Clumber Park PDF Print E-mail

Clumber Park is a 1,543 hectare country park which was once the home of the Dukes of Newcastle.  The property was acquired by the National Trust in 1946, following a public appeal and has been open to the public all year round ever since.

Clumber House was demolished in 1938 by the Pelham-Clinton family who planned to build a smaller, more practical home elsewhere in the grounds.  The start of the WW11 in 1939 prevented this happening; the park was requisitioned by the Ministry of Defence and became an ammunition sub-depot and training camp. After the war the family decided to sell the estate hence Clumber is now a ducal estate without a ducal home.  Many clues to the splendour of the past remain, including the classical bridge, Gothic style chapel (often described as a cathedral in miniature), the longest avenue of lime trees in Europe and the Walled Kitchen Garden, at 450 foot long, is the longest glass house in Trust care. In the spring and summer months, visitors can see the progress being made to bring more areas back under cultivation, visit the glass house and see the museum of  garden tools. A number of heritage and rare varieties of fruit and vegetables are grown in the garden, under the watchful eye of the Head Gardener and his team.


The Park has a 40 hectare ‘serpentine’ lake, more than 20 miles of cycle routes, about 800 hectares of woodland and open heathland which is increasing thanks to a long-term restoration project.  Lowland heathland is under threat nationally, but at Clumber proactive conservation management has sustained lizards and nightjars and seen the return of species such as the Woodlark.

Clumber's mosaic of water, heath and woodland is home to a wide variety of animals, birds, insects and plant life, including more than 200 species of spider and a particularly interesting selection of dead wood beetles and fungi.  For this reason over 400 hectares of the Park is designated a Site of Special Scientific Interest (SSSI). Visitors can learn more about the wildlife at the Conservation Centre which opens on summer weekends.

The Park attracts about 700,000 visitors a year.  It has a restaurant, plant centre, cycle hire and a huge range of events from guided walks to open air concerts.  Many events are aimed at families and children. The Learning and Discovery team at Clumber offers a wide range of talks and activities to schools and other groups. The Sherwood in Clumber exhibition provides a fascinating look at the history of the landscape to see how the park that was once part of the ancient forest of Sherwood was developed.  There are also exhibitions on the house and wider estate and Wartime Clumber.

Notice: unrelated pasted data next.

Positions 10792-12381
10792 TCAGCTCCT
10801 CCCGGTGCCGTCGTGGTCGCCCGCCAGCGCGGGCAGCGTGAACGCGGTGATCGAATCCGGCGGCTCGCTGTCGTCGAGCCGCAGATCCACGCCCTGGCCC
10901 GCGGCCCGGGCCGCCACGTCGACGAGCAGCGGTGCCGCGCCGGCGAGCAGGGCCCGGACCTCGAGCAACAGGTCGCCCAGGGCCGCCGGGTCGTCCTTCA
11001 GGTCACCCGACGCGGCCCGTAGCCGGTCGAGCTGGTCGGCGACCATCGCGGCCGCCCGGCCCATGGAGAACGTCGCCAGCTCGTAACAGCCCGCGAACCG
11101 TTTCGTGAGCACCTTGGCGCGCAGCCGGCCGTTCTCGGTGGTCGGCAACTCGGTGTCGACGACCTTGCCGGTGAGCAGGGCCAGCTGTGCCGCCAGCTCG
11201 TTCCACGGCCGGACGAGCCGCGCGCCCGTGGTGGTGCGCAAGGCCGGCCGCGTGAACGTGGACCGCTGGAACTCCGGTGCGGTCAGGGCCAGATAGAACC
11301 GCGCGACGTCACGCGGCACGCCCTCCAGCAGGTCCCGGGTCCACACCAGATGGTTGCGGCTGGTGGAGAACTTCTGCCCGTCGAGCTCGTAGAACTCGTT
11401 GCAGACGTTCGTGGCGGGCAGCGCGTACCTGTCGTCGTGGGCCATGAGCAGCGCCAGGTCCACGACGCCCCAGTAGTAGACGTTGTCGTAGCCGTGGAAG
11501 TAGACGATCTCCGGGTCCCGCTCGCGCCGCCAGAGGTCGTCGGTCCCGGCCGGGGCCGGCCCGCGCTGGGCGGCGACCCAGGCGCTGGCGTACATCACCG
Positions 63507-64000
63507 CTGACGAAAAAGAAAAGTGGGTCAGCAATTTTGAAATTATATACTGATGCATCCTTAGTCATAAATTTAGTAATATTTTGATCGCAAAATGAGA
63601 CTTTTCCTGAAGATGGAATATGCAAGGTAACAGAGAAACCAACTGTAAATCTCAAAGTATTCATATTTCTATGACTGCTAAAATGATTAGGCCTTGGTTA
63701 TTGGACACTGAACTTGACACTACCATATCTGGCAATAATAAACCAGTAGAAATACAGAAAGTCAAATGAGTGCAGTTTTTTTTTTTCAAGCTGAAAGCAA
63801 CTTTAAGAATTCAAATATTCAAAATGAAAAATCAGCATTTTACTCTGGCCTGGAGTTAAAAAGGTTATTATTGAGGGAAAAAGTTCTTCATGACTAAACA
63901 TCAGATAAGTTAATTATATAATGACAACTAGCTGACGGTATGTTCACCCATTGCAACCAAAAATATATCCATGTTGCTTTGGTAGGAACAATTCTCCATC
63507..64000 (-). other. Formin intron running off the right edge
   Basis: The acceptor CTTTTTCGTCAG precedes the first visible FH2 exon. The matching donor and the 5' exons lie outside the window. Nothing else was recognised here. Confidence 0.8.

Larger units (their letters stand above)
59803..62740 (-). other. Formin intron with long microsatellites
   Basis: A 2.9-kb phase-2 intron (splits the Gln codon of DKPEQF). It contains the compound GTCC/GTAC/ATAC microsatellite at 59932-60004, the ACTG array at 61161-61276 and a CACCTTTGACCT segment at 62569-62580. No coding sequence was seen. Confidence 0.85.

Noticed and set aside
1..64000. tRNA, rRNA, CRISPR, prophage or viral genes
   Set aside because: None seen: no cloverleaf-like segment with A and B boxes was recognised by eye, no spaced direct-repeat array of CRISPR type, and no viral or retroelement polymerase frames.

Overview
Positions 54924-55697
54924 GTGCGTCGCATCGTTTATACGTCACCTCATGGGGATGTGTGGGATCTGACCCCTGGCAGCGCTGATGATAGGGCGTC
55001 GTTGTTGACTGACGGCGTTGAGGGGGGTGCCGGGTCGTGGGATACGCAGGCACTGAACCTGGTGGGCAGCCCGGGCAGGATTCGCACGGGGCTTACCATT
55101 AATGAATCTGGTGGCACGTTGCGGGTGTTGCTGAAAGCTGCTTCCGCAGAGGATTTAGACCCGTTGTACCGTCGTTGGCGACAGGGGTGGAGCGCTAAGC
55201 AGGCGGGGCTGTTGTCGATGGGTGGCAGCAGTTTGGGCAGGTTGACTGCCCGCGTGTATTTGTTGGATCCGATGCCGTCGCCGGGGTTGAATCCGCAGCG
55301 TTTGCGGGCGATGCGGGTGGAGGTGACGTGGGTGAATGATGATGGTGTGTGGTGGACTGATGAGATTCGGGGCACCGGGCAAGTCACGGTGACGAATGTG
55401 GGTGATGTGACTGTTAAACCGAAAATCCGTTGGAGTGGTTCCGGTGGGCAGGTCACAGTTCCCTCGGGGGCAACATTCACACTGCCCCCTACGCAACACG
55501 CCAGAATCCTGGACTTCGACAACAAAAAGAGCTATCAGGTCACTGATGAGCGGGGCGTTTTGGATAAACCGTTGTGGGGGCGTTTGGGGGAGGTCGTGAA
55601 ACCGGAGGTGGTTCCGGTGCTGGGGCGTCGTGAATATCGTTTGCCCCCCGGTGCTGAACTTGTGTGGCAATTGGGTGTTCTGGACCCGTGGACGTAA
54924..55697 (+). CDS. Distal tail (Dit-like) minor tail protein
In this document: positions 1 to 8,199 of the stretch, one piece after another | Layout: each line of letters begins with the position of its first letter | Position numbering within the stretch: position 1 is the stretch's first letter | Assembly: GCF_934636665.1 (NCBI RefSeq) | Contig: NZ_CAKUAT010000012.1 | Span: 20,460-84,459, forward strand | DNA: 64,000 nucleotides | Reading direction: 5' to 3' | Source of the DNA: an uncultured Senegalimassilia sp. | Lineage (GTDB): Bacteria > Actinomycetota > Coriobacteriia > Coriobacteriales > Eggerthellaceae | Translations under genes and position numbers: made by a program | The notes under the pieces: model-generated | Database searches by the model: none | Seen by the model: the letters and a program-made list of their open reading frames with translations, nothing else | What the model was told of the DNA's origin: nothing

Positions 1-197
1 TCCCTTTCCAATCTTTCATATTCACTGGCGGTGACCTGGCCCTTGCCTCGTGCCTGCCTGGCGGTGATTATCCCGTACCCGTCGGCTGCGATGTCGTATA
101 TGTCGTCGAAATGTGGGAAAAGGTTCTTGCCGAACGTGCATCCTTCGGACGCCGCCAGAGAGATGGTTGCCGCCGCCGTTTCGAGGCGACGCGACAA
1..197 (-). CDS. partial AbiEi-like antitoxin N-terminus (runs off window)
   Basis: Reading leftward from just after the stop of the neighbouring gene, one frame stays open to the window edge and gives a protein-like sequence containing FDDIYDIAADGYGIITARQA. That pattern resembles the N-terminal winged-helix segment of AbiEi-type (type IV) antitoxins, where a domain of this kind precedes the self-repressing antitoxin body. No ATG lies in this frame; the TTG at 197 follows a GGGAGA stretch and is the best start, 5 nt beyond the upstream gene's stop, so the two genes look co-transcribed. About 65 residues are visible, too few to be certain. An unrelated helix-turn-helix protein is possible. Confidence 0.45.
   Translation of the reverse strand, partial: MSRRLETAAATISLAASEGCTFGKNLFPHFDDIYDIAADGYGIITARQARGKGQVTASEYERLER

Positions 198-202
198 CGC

Work continues to develop in the Walled Kitchen Garden.  Recent work has included restoration of the conservatory and western long range, creation of a rose garden, new soft fruit planting areas, refurbished toilet facilities and introduction of a new tracker pack aimed at younger visitors plus a range of demonstration style events.

When Clumber House was home to the Newcastle’s, the Estate would have been run by a staff of hundreds - thirty gardeners worked in the Kitchen Garden alone.  Today the property has 36 permanent staff running all aspects of work at Clumber, from buildings maintenance to table service.  It relies on more than 100 volunteers who help with everything from practical conservation work to historical research, events and office administration.

Bike riding is a big attraction and bikes are available for hire at Clumber for all the family. There are numerous trails around the park ranging from a trail around the lake suitable for little legs to demanding off road ones.
Clumber Park is open daily throughout the year except 25 December and concert days.

 

www.nationaltrust.org.uk